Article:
Re: Pros and Cons
The real question about security is not whether cloud-based DW is "secure". Nothing is absolutely secure. The question is whether it is secured as well or better than on-premises DWs, and the answer to that is "yes". First of all, enterprise SaaS vendors have more resources to spend on security, and can attract highly qualified security personnel (the expense is amortized across many customers). Secondly, cloud SaaS vendors are painfully aware that security is the major concern, so they design their software with security in mind from the day one. Which is quite different from how the conventional enterprise software is designed (the vendors just assume that security is something firewalls and LDAP servers would take care of).
In case of Snowflake, it encrypts everything. All data (table data, staged ingested and unloaded data, temporary files, etc) and all network communications across both WAN and datacenter LANs are encrypted. The only time data appears in unencrypted form is in memory when it is being processed. The key management follows best practices, and you can even opt for keeping master keys in hardware security module - so that even Snowflake staff won't have access to the data. It has extensive authentication and authorization infrastructure (2FA? Here. Role-based access controls? Here. Federation with customer's own authorization? Here.) This all is backed up by the robust and constantly tested organizational and operational security, and has a slew of security certifications. No on-premises DW comes close security-wise.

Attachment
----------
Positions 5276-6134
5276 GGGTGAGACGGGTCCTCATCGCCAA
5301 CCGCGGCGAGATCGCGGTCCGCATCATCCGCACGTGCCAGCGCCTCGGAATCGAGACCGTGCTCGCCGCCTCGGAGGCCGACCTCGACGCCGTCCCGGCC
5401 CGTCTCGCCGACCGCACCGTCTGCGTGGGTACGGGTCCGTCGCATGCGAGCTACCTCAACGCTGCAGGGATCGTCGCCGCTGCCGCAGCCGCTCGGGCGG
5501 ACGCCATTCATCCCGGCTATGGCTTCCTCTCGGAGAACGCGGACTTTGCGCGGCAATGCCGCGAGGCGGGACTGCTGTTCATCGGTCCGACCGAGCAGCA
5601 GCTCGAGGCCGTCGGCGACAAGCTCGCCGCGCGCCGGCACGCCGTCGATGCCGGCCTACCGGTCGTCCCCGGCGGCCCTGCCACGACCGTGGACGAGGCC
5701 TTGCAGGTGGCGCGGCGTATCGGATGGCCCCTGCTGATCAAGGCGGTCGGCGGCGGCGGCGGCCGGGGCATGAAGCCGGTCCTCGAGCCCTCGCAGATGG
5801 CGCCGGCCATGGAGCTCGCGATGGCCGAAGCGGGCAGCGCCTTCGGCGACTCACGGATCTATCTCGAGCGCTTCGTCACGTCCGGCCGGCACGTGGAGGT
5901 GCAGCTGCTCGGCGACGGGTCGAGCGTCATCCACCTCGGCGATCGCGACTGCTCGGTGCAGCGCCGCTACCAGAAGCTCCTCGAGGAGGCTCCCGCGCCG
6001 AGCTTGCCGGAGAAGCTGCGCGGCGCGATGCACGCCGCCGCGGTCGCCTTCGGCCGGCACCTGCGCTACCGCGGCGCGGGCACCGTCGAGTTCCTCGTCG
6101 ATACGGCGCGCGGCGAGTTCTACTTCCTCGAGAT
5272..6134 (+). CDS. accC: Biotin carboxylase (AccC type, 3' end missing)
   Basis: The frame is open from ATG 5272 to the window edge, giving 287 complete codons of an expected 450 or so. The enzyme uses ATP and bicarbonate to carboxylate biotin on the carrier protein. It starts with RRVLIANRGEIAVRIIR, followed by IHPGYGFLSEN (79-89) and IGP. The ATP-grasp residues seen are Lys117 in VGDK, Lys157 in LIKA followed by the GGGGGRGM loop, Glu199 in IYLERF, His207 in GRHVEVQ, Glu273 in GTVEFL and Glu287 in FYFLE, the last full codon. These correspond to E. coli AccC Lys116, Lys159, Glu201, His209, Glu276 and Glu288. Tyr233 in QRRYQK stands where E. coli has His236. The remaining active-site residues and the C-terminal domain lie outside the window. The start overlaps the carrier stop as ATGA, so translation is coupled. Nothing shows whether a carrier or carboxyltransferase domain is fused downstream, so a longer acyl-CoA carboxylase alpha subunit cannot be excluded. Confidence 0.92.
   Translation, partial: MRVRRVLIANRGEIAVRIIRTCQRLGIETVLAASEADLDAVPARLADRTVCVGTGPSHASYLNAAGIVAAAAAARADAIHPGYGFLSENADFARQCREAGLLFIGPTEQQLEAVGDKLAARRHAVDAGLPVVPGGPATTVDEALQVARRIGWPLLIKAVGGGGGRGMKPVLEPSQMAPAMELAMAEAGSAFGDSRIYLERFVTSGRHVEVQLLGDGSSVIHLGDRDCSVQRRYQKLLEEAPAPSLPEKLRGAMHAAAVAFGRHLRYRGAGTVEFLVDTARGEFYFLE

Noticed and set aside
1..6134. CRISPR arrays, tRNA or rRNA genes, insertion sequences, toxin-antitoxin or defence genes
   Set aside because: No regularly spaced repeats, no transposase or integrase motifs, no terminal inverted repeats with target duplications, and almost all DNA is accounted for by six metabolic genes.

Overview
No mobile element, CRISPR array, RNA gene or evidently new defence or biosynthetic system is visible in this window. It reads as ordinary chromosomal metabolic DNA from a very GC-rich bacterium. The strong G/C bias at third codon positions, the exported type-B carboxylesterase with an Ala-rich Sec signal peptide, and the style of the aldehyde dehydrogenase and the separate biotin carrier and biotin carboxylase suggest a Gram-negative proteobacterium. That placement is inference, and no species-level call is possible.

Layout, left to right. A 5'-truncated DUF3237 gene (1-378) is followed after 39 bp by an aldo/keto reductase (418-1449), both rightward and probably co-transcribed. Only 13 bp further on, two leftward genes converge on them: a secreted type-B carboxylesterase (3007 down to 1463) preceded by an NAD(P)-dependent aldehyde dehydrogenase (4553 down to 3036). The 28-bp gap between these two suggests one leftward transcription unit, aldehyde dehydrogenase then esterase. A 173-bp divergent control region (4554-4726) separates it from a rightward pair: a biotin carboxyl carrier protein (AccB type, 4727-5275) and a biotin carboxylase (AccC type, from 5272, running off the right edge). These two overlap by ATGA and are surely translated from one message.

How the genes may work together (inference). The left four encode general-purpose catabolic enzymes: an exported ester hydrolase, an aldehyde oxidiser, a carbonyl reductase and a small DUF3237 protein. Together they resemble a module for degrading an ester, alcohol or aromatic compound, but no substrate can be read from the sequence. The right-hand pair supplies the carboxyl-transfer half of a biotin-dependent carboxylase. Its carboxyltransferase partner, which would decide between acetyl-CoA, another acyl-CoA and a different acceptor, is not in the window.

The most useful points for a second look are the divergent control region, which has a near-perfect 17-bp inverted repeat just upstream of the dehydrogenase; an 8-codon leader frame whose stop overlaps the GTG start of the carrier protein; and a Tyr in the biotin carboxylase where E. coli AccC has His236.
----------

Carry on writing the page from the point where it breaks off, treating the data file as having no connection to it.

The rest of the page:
If you contact Snowflake, they will tell you exactly what they do to secure your data.
(In the interest of transparency: I was a software engineer at Snowflake before I left to start my own company, so I know what I'm talking about.)